1. Limited time only! Sign up for a free 30min personal tutor trial with Chegg Tutors
    Dismiss Notice
Dismiss Notice
Join Physics Forums Today!
The friendliest, high quality science and math community on the planet! Everyone who loves science is here!

Homework Help: How many elements does the set A union B have?

  1. Oct 31, 2015 #1
    1. The problem statement, all variables and given/known data
    A and B are both spans. A = span(a1,a2,a3) B = span(b1,b2)
    Then how many elements would AUB have?


    2. Relevant equations

    N/A

    3. The attempt at a solution

    I'm almost certain the answer is 2, with the two elements being span(a1,a2,a3) and span(b1,b2) but I'm unsure as to whether a span can be an element? Can someone verify this for me please.

    Thank you!
     
  2. jcsd
  3. Oct 31, 2015 #2

    Krylov

    User Avatar
    Science Advisor
    Education Advisor

    Where do the elements ##a_i## and ##b_j## live? And what, according to you, is the definition of "span"?
     
  4. Oct 31, 2015 #3
    They live inside the span? A span is a set of all linear combinations of all the elements inside it?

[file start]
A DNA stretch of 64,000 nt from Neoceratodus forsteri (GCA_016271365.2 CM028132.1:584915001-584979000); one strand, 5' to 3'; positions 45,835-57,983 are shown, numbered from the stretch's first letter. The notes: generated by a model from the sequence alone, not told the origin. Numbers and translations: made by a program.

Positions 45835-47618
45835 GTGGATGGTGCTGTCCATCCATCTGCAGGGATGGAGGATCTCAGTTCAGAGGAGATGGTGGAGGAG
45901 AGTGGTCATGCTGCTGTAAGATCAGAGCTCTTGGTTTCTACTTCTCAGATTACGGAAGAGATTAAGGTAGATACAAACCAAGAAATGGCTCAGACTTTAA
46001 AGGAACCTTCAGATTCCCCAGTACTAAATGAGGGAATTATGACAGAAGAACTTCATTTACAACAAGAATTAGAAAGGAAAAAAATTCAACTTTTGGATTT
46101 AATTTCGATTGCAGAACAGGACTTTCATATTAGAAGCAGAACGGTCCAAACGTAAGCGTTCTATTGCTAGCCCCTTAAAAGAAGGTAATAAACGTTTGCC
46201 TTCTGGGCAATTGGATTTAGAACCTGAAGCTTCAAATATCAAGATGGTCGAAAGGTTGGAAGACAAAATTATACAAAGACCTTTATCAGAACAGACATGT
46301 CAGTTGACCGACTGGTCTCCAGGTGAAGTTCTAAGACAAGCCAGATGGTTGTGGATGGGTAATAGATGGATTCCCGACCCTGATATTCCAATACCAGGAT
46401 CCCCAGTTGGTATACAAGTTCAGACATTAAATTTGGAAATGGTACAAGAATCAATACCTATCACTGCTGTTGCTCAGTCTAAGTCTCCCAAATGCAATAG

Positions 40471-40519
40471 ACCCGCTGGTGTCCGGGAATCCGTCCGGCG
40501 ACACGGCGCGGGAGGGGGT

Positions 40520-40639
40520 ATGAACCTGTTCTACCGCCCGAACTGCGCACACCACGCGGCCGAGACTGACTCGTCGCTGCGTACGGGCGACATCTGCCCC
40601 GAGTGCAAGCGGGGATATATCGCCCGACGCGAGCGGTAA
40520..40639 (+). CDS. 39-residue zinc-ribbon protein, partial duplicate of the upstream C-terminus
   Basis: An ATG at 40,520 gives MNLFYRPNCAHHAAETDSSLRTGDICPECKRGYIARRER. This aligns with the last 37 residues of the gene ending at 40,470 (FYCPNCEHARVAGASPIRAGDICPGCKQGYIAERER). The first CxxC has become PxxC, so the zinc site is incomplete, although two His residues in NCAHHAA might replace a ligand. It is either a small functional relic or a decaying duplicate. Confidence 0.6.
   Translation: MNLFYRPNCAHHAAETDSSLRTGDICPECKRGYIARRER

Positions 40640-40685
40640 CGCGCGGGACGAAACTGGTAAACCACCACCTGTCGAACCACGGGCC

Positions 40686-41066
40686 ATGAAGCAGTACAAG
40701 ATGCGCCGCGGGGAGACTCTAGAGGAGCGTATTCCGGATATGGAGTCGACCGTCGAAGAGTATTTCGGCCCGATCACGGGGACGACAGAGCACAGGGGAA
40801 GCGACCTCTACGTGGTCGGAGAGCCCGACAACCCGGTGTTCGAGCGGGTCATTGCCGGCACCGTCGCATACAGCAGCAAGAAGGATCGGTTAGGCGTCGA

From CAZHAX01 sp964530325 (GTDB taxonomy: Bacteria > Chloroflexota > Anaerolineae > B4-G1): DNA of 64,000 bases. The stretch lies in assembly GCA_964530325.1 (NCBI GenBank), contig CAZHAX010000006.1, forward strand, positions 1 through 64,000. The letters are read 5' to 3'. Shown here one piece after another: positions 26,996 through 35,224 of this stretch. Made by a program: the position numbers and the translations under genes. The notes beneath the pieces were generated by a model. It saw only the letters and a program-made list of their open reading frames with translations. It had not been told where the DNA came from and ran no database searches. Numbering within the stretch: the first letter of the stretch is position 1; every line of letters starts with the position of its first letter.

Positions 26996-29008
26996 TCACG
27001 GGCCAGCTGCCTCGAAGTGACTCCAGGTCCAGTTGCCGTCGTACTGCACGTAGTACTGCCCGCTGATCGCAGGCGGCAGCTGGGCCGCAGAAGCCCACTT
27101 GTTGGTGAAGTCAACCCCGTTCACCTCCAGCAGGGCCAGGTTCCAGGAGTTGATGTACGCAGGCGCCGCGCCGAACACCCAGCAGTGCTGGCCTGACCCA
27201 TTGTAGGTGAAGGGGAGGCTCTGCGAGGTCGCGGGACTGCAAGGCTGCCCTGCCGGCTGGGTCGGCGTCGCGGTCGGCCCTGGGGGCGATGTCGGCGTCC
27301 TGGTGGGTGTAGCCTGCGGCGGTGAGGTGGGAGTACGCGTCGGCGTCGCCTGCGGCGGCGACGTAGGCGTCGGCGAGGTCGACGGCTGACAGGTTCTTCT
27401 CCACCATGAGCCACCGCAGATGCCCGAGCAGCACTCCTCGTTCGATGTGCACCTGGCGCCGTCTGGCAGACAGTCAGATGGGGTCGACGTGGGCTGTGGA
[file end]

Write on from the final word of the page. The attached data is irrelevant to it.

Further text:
5. Oct 31, 2015 #4

    Krylov

    User Avatar
    Science Advisor
    Education Advisor

    For this it is necessary that the ##a_i## are vectors in a linear space, and similarly for the ##b_j##, or at least it requires that addition and scalar multiplication can be defined.

    So, assuming that the ##a_i## are vectors in a real or complex linear space, can you think of some examples of linear combinations? What happens when all ##a_i## are zero? What happens when one of the ##a_i## is non-zero?
     
  6. Oct 31, 2015 #5
    I know there is a theorem which states that a span is a subspace therefore addition and scalar multiplication are defined. Therefore is the number of elements 2?
     
  7. Oct 31, 2015 #6

    fzero

    User Avatar
    Science Advisor
    Homework Helper
    Gold Member

    Please don't bump threads just because you haven't got a reply in the last 10 mins.

    You haven't given enough information to solve the problem, but I think you are also confused on some things. Can you determine the number of elements in the set A? In the set B?
     
  8. Oct 31, 2015 #7
    Sorry! Oh ok, so does A and B have infinitely many elements?
     
  9. Oct 31, 2015 #8

    fzero

    User Avatar
    Science Advisor
    Homework Helper
    Gold Member